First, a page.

Are hot flashes during pregnancy interrupting your regular programming? Sorry, mama. We know. These temperature surges can be more than a little uncomfortable.
But are they cause for concern?
The answer—like most things to do with this colorful time of life—is not so black and white.
While hot flashes can be a harmless pregnancy symptom, overheating while pregnant can be dangerous.
Let’s take a closer look at what that means for you.
In this article: 📝
- What are hot flashes while pregnant?
- Is hot flashes a pregnancy symptom?
- What causes hot flashes and dizziness during pregnancy?
- Is it bad to get overheated while pregnant?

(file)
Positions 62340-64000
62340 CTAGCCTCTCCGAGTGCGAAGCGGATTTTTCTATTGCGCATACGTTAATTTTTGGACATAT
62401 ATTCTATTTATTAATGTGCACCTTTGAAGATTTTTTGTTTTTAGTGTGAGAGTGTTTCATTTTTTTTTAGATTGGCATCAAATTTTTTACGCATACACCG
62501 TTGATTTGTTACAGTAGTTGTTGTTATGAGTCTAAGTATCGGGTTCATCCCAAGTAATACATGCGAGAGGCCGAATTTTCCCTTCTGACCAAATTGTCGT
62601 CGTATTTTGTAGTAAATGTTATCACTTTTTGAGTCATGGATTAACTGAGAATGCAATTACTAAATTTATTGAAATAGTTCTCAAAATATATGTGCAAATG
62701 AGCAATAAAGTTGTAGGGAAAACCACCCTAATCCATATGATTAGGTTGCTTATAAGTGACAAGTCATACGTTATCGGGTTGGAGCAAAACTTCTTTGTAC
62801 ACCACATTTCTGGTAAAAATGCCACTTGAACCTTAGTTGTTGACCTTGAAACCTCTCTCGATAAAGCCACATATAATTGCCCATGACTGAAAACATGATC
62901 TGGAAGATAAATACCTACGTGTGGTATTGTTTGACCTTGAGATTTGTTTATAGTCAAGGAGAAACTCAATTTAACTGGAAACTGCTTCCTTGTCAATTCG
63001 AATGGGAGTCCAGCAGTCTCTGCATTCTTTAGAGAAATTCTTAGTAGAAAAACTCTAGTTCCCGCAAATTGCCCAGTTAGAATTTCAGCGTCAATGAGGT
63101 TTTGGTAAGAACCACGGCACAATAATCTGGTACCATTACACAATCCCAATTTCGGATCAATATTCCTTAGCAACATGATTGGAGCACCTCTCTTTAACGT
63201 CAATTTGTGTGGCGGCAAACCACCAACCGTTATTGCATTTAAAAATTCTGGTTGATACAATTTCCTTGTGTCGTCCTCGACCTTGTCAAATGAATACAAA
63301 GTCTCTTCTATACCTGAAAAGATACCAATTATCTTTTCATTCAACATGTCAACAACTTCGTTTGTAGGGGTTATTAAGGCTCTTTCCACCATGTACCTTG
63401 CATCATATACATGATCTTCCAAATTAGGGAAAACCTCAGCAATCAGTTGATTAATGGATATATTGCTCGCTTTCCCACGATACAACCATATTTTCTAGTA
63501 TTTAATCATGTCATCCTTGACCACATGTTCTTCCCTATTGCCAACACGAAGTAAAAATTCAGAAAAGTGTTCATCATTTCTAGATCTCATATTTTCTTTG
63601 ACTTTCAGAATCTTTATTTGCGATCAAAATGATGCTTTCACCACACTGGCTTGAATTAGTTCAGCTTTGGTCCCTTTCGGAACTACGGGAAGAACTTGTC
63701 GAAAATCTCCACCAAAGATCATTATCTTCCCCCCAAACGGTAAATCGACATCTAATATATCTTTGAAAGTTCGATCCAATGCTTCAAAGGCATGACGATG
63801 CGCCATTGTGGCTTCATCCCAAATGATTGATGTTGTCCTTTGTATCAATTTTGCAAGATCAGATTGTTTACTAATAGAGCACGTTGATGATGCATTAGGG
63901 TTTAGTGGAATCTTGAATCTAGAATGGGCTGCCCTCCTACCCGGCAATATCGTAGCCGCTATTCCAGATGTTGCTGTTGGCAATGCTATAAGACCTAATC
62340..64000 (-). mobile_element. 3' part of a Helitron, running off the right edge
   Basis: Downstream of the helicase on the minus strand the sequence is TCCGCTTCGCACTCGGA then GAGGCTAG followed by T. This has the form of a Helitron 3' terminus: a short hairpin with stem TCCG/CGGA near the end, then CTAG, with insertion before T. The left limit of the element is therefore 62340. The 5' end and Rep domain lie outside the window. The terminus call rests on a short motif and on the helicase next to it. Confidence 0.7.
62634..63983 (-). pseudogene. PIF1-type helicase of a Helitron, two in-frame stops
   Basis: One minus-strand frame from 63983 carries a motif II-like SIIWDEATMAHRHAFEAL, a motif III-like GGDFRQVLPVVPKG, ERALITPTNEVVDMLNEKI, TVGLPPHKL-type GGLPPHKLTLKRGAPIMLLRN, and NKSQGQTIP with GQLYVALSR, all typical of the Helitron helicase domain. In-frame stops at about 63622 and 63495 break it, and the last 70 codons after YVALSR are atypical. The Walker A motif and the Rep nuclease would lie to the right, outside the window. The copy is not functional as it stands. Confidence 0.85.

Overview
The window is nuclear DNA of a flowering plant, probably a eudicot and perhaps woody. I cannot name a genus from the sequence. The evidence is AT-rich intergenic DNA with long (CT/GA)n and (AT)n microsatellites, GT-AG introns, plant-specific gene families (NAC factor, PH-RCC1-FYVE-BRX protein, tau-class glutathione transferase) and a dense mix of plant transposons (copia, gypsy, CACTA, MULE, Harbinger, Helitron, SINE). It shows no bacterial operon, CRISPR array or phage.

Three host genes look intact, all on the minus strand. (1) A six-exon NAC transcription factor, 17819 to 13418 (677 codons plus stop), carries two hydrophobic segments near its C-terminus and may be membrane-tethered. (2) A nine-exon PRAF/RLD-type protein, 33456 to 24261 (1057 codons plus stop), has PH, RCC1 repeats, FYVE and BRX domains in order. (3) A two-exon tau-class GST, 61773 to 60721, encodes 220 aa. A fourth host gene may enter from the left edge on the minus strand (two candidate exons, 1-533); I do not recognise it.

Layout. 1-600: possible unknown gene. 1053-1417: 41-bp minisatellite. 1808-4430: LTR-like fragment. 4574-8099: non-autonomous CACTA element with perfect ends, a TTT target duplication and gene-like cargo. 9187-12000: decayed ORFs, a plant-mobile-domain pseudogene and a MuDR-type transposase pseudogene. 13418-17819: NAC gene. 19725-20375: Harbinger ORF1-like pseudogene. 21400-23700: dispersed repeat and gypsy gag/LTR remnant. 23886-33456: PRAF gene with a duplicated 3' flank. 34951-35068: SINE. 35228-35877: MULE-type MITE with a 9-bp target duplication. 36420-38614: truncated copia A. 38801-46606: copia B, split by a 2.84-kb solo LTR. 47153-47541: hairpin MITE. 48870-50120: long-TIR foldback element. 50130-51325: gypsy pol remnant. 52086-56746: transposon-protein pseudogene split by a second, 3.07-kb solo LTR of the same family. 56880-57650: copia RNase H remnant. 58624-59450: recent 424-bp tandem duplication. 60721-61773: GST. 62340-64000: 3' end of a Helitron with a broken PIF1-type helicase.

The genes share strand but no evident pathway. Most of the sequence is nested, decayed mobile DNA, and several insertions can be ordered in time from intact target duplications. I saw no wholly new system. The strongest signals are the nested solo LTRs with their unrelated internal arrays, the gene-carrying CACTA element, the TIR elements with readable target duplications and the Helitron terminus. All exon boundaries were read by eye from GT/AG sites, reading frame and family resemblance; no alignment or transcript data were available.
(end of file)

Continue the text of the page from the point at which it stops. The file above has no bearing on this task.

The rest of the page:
What are hot flashes while pregnant?
Pregnancy comes along with a unique set of complicated questions.
What’s up with my digestive system? Is it really possible to pee this many times in a day? And is it normal to be crying during commercials?
Yep, there’s a lot going on right now.
The good news is you don’t have to answer any of these questions alone. Your Peanut community is here to help.
So, let’s get started—are hot flashes while pregnant something to worry about? Or should you just, um, glow with the flow?
Is hot flashes a pregnancy symptom?
The short answer is yes, hot flashes are indeed a pregnancy symptom.
In fact, they are so common that thirty-five percent of pregnant women in this 2014 study reported having them.
Hot flashes can happen at any point in your pregnancy but tend to kick off early on and reach their peak in the third trimester.